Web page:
It is often said that Buddhism is a pragmatic religion, because its teachings can be applied to all times, this non-dogmatic aspect being certainly its greatest strength. In your opinion, what is the teaching that best responds to current societal or ecological issues?
Doctor Dinh Hy Trinh: Dear Madam,
I believe that in fact the universal character of Buddhist philosophy means that it can be adapted and applied to all times. But ours precisely must face up to major societal and ecological challenges, as you have pointed out.
On a societal level, the teaching of the Four Truths can bring understanding of human suffering and its origins, and lead to remedies, i.e. the development of loving-kindness and tolerance, as well as the practice of mindfulness, in order to restore peace and harmony in our societies, troubled by all kinds of inequality, discrimination and violence.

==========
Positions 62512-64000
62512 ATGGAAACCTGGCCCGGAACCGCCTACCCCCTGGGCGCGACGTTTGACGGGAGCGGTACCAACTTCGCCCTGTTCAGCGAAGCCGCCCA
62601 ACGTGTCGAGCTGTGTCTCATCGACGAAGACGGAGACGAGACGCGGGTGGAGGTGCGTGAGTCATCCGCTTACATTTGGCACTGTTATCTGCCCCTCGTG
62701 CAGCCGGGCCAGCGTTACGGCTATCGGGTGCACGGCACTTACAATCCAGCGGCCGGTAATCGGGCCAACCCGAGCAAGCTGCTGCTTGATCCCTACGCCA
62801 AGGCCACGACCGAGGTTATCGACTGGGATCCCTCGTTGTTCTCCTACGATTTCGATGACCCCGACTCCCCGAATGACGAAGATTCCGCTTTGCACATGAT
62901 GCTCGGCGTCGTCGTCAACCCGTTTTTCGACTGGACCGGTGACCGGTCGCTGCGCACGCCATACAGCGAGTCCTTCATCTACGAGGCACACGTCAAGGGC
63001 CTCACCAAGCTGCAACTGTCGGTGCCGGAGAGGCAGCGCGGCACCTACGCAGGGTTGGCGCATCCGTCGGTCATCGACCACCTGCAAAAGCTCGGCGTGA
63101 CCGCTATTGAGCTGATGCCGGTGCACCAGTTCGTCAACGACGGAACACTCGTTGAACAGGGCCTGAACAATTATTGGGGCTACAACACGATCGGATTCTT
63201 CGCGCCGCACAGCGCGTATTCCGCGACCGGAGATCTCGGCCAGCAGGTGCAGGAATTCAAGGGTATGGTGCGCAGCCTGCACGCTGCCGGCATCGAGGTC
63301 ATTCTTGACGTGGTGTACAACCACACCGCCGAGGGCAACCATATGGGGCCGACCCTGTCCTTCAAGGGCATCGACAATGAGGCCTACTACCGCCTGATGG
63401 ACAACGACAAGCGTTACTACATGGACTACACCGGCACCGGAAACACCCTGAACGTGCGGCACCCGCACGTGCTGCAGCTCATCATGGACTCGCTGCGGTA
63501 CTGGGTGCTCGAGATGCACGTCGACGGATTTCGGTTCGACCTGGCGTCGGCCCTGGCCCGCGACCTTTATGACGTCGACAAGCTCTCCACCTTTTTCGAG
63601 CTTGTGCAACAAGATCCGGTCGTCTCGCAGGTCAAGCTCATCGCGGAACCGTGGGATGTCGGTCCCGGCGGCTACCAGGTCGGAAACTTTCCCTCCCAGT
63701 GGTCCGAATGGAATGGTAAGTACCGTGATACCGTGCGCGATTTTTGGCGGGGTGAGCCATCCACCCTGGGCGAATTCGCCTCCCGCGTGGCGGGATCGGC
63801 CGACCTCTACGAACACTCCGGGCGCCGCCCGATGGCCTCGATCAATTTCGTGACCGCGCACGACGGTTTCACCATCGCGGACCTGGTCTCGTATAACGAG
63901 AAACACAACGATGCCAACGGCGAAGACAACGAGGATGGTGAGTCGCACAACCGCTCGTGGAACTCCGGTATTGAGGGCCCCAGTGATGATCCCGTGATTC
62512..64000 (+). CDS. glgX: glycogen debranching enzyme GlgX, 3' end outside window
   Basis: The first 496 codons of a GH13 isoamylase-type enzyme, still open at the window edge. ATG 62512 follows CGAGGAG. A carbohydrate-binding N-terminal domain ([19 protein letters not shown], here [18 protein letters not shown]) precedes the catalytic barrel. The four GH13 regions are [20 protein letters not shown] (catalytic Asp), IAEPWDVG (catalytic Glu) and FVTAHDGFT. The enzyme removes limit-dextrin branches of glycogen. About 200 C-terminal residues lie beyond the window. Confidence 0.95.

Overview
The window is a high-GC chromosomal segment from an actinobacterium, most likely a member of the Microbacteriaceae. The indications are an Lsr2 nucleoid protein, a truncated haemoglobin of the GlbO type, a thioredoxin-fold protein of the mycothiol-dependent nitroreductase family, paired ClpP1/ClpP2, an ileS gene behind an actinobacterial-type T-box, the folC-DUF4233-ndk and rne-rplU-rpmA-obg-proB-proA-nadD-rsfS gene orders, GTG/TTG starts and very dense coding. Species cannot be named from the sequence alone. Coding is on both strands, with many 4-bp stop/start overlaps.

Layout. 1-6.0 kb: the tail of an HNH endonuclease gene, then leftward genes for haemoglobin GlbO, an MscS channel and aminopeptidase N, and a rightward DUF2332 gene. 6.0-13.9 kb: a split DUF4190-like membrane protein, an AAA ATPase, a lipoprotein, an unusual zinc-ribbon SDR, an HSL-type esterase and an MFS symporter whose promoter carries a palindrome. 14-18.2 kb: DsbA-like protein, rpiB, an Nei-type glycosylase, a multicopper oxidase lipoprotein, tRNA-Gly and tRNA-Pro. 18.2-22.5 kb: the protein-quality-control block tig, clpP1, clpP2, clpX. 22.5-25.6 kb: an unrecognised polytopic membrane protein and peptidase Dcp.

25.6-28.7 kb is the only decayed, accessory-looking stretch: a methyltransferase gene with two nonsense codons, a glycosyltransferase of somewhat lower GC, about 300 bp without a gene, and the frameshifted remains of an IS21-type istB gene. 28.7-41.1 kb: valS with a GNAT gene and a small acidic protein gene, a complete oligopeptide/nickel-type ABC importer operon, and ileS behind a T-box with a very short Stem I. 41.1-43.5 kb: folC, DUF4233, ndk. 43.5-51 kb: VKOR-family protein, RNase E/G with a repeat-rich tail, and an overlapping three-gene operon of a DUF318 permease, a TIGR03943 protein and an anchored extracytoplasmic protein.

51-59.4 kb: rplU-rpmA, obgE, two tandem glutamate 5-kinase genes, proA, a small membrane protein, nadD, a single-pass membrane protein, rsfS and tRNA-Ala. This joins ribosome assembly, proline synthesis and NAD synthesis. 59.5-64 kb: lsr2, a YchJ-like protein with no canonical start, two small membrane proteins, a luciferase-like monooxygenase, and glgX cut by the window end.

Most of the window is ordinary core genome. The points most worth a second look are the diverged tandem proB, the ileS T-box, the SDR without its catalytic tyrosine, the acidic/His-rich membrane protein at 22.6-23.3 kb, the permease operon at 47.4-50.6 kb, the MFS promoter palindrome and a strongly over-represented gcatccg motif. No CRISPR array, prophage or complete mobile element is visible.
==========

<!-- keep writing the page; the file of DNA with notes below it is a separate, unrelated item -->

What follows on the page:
On the ecological level, it is the understanding of the principle of conditioned co-production, which should make us aware of the close links that unite us all, humans, animals and plants, air, water and earth, in this immense universe of which we are a part. This holistic vision of the world must make us active defenders of the environment and nature, with a view to a brighter future for future generations.